Monday, 6 June 2016
Double Indemnity, June 3, 2016 ****
By Tom Holloway, adapted from book by James M Cain, Melbourne Theatre Company
Playhouse Theatre, Arts Centre Melbourne, until July 2, 2016
Reviewer: Kate Herbert on June 3, 2016
This review also published in print in Herald Sun Arts on Mon June 6 and online at H-Sun Arts. KH
If you like your crime writing hardboiled, your films noir, your characters fatally flawed and their dialogue witty and acerbic, this stage adaptation of Double Indemnity, James M Cain’s 1936 novella, will tick all your boxes.
In this entertaining and atmospheric production, Sam Strong’s direction is assured, Tom Holloway’s script is intelligent, the acting accomplished and the design, costume and lighting are stylish (Andrew Bailey, Esther Marie Hayes, Paul Jackson).
Cain’s story was also the inspiration for Billy Wilder’s 1944 movie, but Holloway’s play adheres more faithfully to Cain’s book about disgruntled insurance salesman, Walter Huff (Leon Ford), who plans with femme fatale, Phyllis Nirdlinger (Claire van der Boom), to murder Phyllis’s wealthy husband (Richard Piper) to claim his hefty, double indemnity accident insurance.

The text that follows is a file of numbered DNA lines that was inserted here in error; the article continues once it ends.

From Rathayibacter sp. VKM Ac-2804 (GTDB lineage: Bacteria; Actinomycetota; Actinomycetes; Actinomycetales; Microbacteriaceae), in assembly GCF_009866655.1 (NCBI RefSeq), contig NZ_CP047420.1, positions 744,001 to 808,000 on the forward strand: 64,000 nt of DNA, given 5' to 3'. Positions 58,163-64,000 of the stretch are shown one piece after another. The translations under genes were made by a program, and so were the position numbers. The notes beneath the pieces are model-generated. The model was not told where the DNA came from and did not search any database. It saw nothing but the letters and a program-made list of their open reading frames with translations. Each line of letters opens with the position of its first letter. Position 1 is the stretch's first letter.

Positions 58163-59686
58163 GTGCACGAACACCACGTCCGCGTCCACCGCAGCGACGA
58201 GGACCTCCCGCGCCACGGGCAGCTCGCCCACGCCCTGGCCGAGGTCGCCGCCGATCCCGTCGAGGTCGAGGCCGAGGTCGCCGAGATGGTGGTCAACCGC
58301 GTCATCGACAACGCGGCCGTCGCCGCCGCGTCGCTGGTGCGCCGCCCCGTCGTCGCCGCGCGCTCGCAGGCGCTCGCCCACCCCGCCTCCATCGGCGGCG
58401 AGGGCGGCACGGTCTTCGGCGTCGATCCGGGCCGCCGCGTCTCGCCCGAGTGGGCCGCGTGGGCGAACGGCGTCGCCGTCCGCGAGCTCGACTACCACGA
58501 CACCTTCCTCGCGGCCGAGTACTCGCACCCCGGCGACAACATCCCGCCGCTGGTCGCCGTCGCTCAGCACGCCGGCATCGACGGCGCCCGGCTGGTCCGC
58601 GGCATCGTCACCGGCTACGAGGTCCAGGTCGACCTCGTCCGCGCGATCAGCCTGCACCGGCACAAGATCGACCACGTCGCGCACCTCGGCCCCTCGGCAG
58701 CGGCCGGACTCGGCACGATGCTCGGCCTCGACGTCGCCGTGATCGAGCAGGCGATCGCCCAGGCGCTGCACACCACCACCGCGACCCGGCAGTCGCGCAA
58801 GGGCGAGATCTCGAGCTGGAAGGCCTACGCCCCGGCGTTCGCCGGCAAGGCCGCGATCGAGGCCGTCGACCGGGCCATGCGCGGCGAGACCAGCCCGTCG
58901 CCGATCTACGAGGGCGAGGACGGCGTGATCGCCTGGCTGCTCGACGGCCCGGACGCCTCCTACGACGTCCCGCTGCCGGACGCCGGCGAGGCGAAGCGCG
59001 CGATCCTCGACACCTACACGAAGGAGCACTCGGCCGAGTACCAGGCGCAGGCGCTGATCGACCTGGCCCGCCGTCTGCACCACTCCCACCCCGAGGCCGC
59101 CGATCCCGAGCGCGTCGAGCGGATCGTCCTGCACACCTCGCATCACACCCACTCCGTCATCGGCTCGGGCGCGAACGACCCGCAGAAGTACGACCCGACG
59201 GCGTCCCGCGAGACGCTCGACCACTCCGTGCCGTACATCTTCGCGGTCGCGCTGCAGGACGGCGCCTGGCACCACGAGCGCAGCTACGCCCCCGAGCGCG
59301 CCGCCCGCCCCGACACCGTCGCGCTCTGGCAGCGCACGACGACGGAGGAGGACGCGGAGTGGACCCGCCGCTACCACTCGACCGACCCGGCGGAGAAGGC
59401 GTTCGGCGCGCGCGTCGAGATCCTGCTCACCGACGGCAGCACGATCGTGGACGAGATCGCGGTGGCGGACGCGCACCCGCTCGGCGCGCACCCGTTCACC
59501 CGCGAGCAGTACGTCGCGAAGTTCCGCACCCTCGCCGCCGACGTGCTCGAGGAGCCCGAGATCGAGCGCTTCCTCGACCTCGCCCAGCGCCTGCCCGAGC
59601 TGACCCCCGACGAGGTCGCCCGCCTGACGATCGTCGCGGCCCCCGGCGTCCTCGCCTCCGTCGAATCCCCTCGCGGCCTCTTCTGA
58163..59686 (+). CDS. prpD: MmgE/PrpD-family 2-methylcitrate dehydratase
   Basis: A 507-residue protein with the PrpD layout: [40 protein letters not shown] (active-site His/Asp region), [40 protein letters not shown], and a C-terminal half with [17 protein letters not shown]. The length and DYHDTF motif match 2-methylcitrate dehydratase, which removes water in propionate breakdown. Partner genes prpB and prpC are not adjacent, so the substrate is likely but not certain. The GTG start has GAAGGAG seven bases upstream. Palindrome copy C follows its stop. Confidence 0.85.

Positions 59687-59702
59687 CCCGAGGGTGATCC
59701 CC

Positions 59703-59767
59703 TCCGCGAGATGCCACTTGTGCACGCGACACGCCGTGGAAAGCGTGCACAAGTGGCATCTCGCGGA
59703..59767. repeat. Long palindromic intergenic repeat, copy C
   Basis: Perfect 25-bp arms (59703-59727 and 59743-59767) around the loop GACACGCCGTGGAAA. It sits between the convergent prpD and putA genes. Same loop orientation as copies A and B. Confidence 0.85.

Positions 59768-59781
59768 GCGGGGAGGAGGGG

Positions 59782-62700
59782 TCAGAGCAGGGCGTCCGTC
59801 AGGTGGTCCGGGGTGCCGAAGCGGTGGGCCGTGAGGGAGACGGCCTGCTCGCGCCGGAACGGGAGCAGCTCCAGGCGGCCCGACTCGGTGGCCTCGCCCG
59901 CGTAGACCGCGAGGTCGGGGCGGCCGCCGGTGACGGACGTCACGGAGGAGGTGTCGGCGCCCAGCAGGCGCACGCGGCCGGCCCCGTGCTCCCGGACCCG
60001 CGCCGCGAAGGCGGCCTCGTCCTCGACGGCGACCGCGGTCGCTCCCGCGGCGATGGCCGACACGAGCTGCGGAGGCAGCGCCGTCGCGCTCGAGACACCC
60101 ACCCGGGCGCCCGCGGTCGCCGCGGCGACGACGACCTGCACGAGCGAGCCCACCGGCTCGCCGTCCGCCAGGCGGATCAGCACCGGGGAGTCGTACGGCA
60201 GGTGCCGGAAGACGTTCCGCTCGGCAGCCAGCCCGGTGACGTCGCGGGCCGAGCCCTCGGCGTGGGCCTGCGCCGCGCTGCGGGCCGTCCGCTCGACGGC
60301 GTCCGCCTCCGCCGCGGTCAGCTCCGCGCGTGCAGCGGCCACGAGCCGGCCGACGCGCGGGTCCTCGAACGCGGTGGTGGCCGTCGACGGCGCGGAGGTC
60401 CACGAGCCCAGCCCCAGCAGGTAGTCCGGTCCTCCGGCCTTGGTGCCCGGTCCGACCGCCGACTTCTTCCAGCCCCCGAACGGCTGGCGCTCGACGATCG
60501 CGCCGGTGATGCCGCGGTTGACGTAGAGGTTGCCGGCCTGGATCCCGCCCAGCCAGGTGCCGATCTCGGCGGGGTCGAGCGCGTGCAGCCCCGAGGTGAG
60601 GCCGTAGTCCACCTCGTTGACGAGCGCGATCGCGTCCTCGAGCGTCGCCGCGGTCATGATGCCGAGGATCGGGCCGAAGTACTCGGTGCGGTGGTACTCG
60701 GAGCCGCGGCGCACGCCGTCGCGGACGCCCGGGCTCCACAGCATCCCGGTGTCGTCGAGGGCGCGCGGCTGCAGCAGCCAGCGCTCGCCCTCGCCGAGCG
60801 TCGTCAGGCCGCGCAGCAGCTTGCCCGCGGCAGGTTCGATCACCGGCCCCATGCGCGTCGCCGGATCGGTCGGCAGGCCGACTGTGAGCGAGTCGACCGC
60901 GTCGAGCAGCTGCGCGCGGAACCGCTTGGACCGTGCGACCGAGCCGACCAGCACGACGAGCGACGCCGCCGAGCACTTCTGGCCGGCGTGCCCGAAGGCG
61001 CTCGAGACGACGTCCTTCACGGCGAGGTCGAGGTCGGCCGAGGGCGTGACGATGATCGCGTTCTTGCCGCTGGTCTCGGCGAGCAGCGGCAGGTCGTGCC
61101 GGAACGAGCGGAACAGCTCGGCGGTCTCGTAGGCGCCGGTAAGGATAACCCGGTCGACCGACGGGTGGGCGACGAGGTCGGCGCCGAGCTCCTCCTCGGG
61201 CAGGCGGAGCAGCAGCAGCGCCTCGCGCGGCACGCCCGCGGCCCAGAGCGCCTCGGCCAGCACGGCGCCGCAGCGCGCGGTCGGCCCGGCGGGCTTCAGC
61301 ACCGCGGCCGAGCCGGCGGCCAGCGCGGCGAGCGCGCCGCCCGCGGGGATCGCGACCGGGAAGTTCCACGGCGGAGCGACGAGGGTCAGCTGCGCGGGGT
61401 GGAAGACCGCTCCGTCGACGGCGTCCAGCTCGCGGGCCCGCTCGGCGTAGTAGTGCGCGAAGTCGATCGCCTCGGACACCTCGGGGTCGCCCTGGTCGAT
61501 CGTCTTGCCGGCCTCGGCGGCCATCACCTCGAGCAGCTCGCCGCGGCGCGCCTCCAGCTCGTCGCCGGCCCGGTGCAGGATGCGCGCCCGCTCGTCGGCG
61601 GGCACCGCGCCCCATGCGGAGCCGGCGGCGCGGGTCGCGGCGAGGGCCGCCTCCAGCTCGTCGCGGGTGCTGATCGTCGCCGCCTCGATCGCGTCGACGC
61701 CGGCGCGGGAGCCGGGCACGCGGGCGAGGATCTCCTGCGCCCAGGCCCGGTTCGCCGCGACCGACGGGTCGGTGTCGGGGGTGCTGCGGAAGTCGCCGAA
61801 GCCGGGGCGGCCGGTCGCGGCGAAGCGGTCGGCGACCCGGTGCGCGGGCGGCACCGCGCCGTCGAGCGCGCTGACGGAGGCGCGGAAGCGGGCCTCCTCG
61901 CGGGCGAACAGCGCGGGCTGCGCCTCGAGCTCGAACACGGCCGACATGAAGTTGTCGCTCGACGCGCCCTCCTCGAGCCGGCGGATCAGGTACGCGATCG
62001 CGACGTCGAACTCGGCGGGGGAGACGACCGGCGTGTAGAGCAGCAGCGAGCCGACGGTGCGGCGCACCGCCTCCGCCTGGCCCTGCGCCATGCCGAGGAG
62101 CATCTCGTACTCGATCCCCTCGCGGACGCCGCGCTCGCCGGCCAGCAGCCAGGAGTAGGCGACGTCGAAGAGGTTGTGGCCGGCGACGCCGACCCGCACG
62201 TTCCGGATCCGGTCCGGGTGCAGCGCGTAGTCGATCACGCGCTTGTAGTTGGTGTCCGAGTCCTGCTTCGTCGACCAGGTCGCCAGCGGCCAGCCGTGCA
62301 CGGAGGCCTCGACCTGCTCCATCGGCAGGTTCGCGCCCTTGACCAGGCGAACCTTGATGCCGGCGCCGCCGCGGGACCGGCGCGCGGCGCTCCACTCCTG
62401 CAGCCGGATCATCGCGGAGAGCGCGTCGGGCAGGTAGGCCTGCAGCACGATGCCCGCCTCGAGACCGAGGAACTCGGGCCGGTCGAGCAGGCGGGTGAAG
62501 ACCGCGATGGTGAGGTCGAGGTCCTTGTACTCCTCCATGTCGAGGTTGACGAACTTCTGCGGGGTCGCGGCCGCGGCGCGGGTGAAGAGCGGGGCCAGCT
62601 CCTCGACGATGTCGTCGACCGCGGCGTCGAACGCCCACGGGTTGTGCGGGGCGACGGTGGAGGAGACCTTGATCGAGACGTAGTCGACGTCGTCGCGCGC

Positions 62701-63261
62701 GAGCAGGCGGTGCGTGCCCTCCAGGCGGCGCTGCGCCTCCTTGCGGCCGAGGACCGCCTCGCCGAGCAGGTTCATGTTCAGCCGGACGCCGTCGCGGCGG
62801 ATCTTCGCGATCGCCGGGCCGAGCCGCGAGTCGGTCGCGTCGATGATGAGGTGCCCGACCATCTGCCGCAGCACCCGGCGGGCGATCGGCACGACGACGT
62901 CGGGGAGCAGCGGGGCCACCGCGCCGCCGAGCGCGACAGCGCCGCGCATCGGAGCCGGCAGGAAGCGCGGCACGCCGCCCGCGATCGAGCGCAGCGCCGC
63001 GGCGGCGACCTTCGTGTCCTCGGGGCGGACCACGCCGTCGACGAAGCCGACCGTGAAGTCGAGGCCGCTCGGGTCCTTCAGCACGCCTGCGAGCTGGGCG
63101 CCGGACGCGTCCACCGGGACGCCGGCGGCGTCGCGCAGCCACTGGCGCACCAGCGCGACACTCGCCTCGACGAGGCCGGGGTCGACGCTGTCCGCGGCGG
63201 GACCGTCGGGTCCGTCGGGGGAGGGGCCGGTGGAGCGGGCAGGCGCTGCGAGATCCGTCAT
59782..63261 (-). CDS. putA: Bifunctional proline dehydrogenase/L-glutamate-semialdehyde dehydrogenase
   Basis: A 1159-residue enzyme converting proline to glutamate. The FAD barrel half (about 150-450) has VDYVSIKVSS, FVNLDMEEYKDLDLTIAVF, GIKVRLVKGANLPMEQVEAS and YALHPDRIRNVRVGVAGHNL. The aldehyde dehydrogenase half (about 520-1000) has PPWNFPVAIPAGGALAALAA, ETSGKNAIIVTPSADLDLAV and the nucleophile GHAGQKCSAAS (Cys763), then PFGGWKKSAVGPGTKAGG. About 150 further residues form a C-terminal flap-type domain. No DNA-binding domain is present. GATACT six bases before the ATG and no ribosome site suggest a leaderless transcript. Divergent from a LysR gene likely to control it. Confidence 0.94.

Strong’s production is dynamic, shifting gears frequently between brisk exchanges of abrasive, clipped dialogue, suspenseful silences, meaningful gazes and Walter’s wry, step-out narration that he delivers directly to the audience and which drives the action just as film noir should.
Performing on a revolving stage, the characters stroll languidly through dimly lit doorways or appear behind mesh screens, travelling between locations including well-appointed rooms in the Nirdlingers’ mansion, Walter’s seedy office and apartment, a moving train or an isolated meeting place.
Ford is suave and brittle as Walter whose whip-smart, caustic dialogue comes to life with Ford’s elegant and impeccably timed delivery.
Van der Boom is glamorous and sophisticated as Phyllis, the manipulative, greedy, blonde dame with a dark past. and these two self-absorbed and murderous lovers pace and prowl like animals circling each other before going in for the kill.
Peter Kowitz is convincingly crusty and gruff as Keyes, Walter’s shrewd and streetwise insurance boss, while Piper embodies the over-confident, rude and smug corporate bigwig, Nirdlinger.
Jessica Tovey is suitably naive as Lola while Lachlan Woods shifts with ease from the inarticulate Sachetti to the eloquent insurance manager, Norton.
To commit the perfect murder you need help, a plan and audacity, says Walter, but he does not account for the unpredictable human factor that interferes with his scheme nor is he aware of the secrets and lies of his seductive partner in crime.
This stylish production is a reminder of all that was great in 1940s film noir and it is also reminds us that crime never pays – and neither does insurance.
By Kate Herbert